Thursday, July 05, 2007

Dictionary of Newfoundland English: drite in a poem by Mary Dalton

The following entry is from the Dictionary of Newfoundland English :

drite* n also driet, dryth [phonetics unavailable]. OED dryth now dial (1533-); EDD dryth 1 s cties. Dryness in the air, low humidity; little dampness or fog, consequently a condition suitable for drying salted cod; hence the degree of dryness of the various grades or 'culls' of fish (see 1962 quot).
1897 J A Folklore x, 205 Driet or dryth, dryness or dryingness. 'It's no use spreading out the fish, there is no driet in the weather.' 1924 ENGLAND 221-2 Such wind an' rain, me sons! Dere was no let-up, an' no driet [clearing up] in de wedder, a week on end. 1937 DEVINE 19 Driet, dryth. Drying power in the weather prevailing. 1962 Nfld Fisheries Conf 202 He don't feel like selling a draft of light cured fish say for $13.00 which is a problem which must arise owing to the drieth of the fish, there is so much moisture in the heavy cured fish. 1966 HORWOOD 266 But this early in the morning the day had almost perfect 'dryth.' P 157-73 There's no dryth for the fish today.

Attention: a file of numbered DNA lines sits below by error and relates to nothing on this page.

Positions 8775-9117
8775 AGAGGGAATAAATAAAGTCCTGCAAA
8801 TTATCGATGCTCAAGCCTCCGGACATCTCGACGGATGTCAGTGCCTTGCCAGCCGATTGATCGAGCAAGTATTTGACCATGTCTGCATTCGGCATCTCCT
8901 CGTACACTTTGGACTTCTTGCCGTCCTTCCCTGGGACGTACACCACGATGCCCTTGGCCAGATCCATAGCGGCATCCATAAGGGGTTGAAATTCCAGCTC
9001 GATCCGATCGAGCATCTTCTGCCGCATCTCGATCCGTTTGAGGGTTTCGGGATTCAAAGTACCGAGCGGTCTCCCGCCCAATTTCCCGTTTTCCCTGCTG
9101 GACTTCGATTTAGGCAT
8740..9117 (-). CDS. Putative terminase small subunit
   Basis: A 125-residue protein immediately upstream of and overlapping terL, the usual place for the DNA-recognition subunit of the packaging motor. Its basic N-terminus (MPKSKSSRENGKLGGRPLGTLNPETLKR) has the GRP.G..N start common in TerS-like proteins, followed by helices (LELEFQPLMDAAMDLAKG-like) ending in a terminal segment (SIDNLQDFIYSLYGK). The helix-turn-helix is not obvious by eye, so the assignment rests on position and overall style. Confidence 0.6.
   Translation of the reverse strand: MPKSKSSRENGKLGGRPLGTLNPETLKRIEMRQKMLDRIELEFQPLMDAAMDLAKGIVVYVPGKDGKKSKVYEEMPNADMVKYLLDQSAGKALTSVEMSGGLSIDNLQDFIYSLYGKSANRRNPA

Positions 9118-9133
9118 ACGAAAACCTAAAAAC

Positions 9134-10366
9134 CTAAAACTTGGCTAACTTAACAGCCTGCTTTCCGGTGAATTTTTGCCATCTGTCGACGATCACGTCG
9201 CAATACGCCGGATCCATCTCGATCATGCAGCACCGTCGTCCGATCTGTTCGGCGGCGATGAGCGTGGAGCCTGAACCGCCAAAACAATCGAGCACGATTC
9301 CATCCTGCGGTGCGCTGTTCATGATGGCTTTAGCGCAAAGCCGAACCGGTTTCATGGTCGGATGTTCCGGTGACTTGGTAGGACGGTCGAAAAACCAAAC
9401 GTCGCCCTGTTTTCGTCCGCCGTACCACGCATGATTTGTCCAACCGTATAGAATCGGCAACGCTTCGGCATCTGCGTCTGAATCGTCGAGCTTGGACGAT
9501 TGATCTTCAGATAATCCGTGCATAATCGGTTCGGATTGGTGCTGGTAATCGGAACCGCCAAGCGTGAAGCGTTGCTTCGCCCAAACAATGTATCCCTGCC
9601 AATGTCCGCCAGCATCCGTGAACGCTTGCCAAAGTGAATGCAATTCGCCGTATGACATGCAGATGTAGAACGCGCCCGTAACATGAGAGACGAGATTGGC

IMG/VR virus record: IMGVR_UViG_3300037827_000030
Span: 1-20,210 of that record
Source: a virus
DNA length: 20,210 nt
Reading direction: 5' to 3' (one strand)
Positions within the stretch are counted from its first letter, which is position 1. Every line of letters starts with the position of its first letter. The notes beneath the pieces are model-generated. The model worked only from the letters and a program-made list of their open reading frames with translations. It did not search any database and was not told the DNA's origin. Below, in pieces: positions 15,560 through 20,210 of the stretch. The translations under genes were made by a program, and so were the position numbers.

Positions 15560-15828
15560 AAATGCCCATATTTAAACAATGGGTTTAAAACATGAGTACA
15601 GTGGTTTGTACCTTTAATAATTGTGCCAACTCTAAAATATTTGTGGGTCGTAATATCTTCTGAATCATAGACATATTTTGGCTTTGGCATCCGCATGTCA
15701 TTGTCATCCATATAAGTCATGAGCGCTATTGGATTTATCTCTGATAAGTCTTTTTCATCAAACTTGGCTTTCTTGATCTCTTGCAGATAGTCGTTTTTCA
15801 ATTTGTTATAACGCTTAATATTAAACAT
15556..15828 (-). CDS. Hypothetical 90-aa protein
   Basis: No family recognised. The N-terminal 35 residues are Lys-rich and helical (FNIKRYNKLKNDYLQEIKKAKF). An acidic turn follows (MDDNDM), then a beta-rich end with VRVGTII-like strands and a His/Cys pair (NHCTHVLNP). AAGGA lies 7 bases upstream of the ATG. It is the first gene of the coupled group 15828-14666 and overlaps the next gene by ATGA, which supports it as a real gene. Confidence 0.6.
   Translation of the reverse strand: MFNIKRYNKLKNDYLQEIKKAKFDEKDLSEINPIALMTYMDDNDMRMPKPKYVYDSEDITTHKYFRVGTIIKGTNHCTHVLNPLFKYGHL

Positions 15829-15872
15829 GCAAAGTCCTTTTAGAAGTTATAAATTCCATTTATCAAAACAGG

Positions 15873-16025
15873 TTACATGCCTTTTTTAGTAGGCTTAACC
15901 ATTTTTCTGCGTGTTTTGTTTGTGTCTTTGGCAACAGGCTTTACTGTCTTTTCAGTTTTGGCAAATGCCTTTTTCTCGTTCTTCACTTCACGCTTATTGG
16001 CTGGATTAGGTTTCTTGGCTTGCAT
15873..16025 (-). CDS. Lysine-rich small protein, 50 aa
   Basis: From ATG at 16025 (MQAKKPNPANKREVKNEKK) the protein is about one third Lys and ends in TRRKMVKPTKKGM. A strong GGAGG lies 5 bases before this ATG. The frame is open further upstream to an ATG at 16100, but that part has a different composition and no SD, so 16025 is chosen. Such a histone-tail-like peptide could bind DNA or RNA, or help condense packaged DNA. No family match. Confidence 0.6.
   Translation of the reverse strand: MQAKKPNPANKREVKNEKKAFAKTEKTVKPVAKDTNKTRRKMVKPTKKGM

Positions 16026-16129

Drite appears in "Cullage" in Merrybegot, a collection of poems by Mary Dalton, the audio edition of which was narrated by Anita Best with Patrick Boyle on trumpet and flugelhorn; published by Rattling Books in 2005.


Not a bit of drite.
Day after day of this mauzy old stuff

Now the fish is maggotty and it's slimy,
And I got to get out on the flake again
With small tubs and pickle and wash it.
And rewash it and perhaps the weather'll
Marl on like this for a fortnight,
And when 'tis all over I got nothing

Nothing to show but a mess of cullage.